Top to bottom: Emanuel Xavier with SOMOS... Project Director Francisco Lazala, MC Elizabeth Latex, Robert Ortiz and Dino Foxx (all photos by Andrés Duque except for top pic, courtesy of Emanuel).
On Saturday I headed to the Bowery Poetry Club for the Mariposas benefit on behalf of the SOMOS... Project at the Latino Commission on AIDS (the program fights homophobia in the Spanish-speaking Latino community of New York). Since October, when I got the news that spoken word artist and actor Emanuel Xavier had been attacked and beaten up badly, I had followed his progress closely and even wrote a cover story for Gay City News but I had yet to have a chance to see him face to face.
Emanuel sustained some inner-ear damage for which he is still being treated but he has begun to perform again as well as organize showcases for other performers. He first reached me in December with the idea of putting this benefit together and I suggested that he engage SOMOS... He wanted to name the event Mariposas (Butterflies), a word used in many Latin American to refer despectively to gays, and I thought it was fine not only as an appropriation of the term but also for what butterflies usually reprsent: A process of transformation and of inner beauty rising up.
The night was hosted by the legendary Elizabeth Latex, who also performed. Emanuel was joined by percussionist Joyce Jones and spoken word poets Robert Ortiz and Dino Foxx (an Austin, Texas native making his New York City debut - you can hear some Dino's poetry by here).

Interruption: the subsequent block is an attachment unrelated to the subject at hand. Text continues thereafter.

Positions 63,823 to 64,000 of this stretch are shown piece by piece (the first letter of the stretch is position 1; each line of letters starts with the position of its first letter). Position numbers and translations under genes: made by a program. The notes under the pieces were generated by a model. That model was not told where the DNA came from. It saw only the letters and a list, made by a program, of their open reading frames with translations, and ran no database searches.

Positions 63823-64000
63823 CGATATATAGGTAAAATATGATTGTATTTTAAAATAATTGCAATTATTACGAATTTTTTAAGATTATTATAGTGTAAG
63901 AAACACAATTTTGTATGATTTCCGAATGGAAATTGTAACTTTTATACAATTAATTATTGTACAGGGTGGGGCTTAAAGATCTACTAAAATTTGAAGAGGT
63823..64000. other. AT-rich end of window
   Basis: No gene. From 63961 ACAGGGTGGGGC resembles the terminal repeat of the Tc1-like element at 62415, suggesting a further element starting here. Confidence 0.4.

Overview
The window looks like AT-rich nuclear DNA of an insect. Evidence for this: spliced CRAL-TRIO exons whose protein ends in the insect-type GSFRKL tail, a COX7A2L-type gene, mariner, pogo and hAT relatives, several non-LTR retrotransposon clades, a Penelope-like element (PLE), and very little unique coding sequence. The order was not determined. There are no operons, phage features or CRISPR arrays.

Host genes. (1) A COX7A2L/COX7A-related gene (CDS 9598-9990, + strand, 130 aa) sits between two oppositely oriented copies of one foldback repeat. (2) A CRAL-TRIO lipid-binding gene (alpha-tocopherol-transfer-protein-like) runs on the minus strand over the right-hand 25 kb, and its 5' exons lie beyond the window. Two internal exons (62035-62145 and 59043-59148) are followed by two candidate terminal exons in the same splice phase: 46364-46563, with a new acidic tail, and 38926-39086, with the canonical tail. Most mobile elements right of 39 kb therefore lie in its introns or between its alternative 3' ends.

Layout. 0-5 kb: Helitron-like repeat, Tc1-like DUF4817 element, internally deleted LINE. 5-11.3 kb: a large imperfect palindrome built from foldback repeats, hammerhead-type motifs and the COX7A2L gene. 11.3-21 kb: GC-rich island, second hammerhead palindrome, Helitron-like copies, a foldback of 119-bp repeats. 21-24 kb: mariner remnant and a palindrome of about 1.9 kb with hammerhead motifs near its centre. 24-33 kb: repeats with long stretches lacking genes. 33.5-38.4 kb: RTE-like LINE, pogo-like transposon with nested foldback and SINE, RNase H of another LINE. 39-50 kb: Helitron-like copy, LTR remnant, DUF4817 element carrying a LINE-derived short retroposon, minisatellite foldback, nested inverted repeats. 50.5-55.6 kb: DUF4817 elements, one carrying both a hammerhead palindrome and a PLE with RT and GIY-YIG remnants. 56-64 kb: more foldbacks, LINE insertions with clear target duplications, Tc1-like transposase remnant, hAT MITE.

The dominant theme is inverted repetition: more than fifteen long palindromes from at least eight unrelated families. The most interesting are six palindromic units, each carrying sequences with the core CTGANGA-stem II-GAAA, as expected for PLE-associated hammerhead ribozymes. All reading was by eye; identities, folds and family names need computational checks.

For an early Saturday night, a lot of people showed up and, while both Robert and Dino expressed initial nervousness, they seemed to warm up as the night went along. The crowd was great with Diva André from the House of Xavier sitting up front and calling certain performances "crunch!" And, despite Robert's boricua background and Dino's Chicano background, their poetry touched amazingly similar themes of family unity and disunity, ethnic bonds and divisions, assimilation and displacement as well as sexuality and love. Both were extremely moving in their own ways.
Emanuel performed some of his best-known pieces including "Americano" and "Tradiciones" with the incomparable Joyce Jones backing him up on percussion. And, even though some of his darkest work has always had touches of humor, there seemed to be a lot more darkness in this particular performance than at any other times I've seen him perform. His newer poems dealt with issues related to community and family violence, the separation of a couple over the issue of expressing love in public and of being able to leave a legacy behind in showing the way for a younger generation of poets. In a biting and trenchantly sardonic piece, he also addressed writers like Harold Bloom who has dismissed spoken word poetry in the past and, in the most moving moment of the night, thanked his personal heroes in "Legendary," which he dedicated to Pepper Labeija and other children of the night who are gone.
All in all, an amazingly moving night. Thanks Emanuel.
[NOTE: For Dino Foxx's take on the night, go here]